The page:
The crisis at Japan's Fukushima Daiichi nuclear power plant must prompt the Japanese to ask themselves whether their appetite for convenience is worth the catastrophic risks of relying on nuclear power stations situated on seismic fault lines.
I have been warning about the possibility of catastrophic nuclear power accidents for the past 40 years. That the very nightmare I always predicted has come true makes it no less alarming to watch the ongoing Fukushima nuclear power plant disaster unfold.
Nuclear power plants are machines; machines can fail at times. Nuclear power plants are constructed and operated by people; people are not infallible — mistakes may be made. Beyond that, natural disasters are beyond our control. No matter how much we try to prevent accidents from happening, we must still be prepared for when they do occur. The essential risk of nuclear energy is that it involves imperfect machines controlling an enormous amount of naturally dangerous substances. In the event of a worst-case accident, catastrophic damage is unavoidable. Any assurances that nuclear power is “absolutely” safe are propaganda.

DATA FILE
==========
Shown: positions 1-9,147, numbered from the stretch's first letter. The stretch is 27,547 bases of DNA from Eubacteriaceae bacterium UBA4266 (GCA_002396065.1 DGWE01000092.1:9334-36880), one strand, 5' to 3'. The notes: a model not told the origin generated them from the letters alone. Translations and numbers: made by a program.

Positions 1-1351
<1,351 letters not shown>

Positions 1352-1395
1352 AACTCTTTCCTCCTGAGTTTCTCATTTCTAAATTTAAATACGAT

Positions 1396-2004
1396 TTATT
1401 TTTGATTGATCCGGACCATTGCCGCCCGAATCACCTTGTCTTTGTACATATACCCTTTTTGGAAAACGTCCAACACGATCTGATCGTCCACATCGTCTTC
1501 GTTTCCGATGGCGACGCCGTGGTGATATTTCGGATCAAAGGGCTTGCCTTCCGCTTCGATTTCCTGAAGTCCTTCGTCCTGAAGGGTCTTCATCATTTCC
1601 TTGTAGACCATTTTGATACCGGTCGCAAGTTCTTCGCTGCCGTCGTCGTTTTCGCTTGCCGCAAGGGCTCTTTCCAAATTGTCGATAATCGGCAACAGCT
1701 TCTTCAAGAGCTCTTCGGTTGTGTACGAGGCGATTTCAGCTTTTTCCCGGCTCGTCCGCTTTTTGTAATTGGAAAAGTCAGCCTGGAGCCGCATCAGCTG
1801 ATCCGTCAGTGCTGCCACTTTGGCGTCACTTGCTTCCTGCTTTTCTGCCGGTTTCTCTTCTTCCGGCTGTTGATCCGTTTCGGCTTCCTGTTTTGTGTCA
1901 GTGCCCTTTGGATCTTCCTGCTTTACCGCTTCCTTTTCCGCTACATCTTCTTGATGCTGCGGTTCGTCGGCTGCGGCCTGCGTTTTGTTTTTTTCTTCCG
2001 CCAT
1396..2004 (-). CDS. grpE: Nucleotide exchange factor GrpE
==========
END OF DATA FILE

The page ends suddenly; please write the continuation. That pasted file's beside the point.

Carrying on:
I cannot predict how the present situation will turn out. In my worst-case scenario, the cooling of the reactors will fail, causing the reactor core to collapse — the so-called meltdown. And if there is water remaining at the bottom of the reactor pressure vessel containing the reactor cores, a steam blast explosion can occur. If that happens, the primary containment shell covering the reactor pressure vessels — the final radioactivity-confining barrier — can be damaged. Then a great quantity of radioactivity will be released into the environment. The workers at the Fukushima Power Station are currently fighting hard to prevent such a scenario. I hope their struggle will be successful.
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